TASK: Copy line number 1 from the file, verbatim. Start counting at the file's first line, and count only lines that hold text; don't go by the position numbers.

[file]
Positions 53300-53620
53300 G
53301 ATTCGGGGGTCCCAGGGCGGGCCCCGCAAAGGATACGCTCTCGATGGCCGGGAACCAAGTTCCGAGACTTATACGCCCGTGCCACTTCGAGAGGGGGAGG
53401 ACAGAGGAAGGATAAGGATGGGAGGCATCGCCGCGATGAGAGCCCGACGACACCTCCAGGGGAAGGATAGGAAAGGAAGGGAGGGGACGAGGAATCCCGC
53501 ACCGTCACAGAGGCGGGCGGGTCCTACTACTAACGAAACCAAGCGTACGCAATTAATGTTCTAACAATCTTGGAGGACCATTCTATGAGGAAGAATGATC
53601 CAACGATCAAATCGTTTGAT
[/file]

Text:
Positions 53300-53620